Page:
Jefferson Davis' Views On General Robert E Lee & The Doctrine Of States Rights
Publisher: Maine Book Barn Publishing
"Jefferson Davis' Views On General Robert E. Lee & The Doctrine Of States Rights" by Jefferson Davis, President, C. S. A. is a candid assessment of General Robert E. Lee, legendary commander of the Army Of Northern Virginia & justifies the Doctrine Of States Rights which the Southern leaders used to implement Secession, bringing on the American Civil War.
Jefferson Davis 1808-1889 was born in Christian County, Kentucky. After a distinguished military career, Davis served as a U.S. senator and as Secretary of War before his election as the president of the secessionist Confederate States of America. After the war, he was indicted for treason, though never tried, and remained a symbol of Southern pride until his death in 1889.
The first of the two short essays is a first person, intimate view of General Lee. Davis, who as President of the Confederacy, worked closely with Lee who as commander of one of the principal armies of the Confederacy was responsible for safeguarding Richmond, Virginia the Confederate capital. Davis paints a sympathetic picture of Lee as a man whose devotion to Virginia & honor drove him to try his best to defeat the North even as the dwindling supplies of men & materials made the Southern Cause hopeless.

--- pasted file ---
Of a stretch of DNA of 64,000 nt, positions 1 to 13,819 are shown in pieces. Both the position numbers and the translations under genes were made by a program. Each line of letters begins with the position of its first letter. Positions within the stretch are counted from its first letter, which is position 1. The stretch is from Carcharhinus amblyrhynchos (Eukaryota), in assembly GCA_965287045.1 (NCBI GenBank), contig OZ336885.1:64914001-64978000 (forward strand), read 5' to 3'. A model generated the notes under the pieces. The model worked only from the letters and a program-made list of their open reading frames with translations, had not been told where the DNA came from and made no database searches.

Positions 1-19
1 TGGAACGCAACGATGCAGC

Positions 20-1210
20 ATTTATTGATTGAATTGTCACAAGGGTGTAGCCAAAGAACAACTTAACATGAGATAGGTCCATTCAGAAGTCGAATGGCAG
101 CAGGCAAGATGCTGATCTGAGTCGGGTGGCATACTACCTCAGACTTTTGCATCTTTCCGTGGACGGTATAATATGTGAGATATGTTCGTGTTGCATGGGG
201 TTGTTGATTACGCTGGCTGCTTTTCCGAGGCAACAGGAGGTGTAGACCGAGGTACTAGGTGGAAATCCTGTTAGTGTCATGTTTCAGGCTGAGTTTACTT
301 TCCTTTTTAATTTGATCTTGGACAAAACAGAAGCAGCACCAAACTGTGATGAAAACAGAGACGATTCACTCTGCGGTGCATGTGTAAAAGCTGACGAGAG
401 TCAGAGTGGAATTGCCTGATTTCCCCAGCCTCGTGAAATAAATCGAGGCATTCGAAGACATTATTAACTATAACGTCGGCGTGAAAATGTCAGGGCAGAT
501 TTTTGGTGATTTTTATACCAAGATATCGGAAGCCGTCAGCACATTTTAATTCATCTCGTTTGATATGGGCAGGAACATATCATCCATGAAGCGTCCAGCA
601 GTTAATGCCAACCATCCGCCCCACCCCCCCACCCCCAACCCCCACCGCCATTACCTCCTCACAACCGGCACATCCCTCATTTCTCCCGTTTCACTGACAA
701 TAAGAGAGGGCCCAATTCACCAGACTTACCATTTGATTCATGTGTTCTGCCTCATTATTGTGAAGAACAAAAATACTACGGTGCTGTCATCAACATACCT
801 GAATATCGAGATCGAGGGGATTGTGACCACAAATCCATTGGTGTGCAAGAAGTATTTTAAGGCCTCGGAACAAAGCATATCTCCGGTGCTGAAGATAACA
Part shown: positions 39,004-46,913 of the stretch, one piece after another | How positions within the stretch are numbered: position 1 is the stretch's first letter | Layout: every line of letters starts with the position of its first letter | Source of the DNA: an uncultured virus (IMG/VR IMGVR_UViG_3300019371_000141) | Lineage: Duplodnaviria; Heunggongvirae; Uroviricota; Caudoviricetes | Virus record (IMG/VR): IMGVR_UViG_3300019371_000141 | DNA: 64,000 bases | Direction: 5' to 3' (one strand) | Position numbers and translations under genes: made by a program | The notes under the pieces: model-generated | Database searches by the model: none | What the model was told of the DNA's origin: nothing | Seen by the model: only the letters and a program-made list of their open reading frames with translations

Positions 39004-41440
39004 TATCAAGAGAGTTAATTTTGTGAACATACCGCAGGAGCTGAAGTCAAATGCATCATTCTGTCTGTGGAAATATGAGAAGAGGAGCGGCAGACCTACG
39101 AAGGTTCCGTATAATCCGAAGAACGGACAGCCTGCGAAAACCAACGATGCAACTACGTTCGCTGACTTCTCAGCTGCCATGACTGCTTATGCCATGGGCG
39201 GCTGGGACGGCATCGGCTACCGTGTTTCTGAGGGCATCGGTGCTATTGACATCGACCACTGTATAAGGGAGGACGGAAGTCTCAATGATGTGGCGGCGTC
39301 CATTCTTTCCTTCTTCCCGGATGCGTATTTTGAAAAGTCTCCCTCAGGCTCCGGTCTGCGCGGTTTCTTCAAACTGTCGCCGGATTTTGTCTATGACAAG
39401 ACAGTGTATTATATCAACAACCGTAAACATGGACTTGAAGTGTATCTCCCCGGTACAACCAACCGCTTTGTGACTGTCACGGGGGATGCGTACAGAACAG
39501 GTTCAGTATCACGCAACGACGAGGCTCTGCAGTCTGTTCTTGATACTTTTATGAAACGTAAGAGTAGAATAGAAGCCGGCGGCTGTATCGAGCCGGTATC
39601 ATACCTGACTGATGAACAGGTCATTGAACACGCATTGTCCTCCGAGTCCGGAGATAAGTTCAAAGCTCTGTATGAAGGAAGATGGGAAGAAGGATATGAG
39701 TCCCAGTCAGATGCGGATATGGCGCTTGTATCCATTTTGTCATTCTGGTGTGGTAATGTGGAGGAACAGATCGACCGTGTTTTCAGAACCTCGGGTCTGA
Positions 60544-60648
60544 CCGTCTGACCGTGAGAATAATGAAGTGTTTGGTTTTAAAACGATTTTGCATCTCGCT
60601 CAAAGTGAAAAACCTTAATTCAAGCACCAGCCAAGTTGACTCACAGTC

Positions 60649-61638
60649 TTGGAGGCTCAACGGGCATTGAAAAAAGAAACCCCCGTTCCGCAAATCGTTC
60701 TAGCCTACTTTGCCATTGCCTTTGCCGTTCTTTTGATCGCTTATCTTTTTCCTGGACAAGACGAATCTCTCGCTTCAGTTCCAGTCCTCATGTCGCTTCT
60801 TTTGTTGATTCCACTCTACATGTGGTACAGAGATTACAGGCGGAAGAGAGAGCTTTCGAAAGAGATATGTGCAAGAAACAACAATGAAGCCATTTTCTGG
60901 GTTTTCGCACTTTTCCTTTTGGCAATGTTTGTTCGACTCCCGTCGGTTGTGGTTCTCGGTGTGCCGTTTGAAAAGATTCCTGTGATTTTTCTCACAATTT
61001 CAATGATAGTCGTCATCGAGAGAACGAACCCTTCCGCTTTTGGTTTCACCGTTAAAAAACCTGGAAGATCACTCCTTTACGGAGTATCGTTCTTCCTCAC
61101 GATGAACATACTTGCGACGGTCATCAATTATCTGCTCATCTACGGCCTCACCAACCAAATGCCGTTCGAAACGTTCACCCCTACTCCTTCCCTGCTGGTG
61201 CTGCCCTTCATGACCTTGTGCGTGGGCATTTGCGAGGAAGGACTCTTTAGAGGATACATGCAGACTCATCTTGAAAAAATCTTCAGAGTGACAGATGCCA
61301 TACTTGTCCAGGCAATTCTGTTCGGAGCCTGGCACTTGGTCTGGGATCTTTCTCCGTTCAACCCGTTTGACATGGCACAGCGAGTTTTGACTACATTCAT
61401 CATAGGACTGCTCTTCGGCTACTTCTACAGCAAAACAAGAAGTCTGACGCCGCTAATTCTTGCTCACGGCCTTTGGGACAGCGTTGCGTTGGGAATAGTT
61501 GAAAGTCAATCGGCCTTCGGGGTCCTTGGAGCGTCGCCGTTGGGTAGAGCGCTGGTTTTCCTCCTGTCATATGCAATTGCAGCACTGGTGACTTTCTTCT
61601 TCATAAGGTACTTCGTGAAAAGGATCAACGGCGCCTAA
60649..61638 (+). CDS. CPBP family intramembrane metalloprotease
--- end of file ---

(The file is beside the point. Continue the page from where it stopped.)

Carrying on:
In the second essay, Davis gives the South's defense of Secession through his argument of the Doctrine Of States Rights. Even though these writings were published in 1890, long after the war was lost, Davis still vehemently defends the reasoning behind the "Lost Cause" and maintains the position that the South was justified to secede. At first the population of the South resented Davis, blaming him for the war's loss & idolizing General Lee. It was writings like this one & public speeches along the same lines that eventually restored Davis to champion of the "Lost Cause." He also sought to contribute to reconciliation of the South with the North at numerous public appearances, but remained a symbol for Southern pride.
A must read for both the student of Civil War for background material regarding the people and philosophies that fueled the War.
There are approximately 11,025+ words and approximately 36+ pages at 300 words per page in this short e-book.
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